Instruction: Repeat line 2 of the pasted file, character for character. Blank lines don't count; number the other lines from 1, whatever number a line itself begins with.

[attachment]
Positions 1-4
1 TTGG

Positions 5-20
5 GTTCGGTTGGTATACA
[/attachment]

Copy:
1 TTGG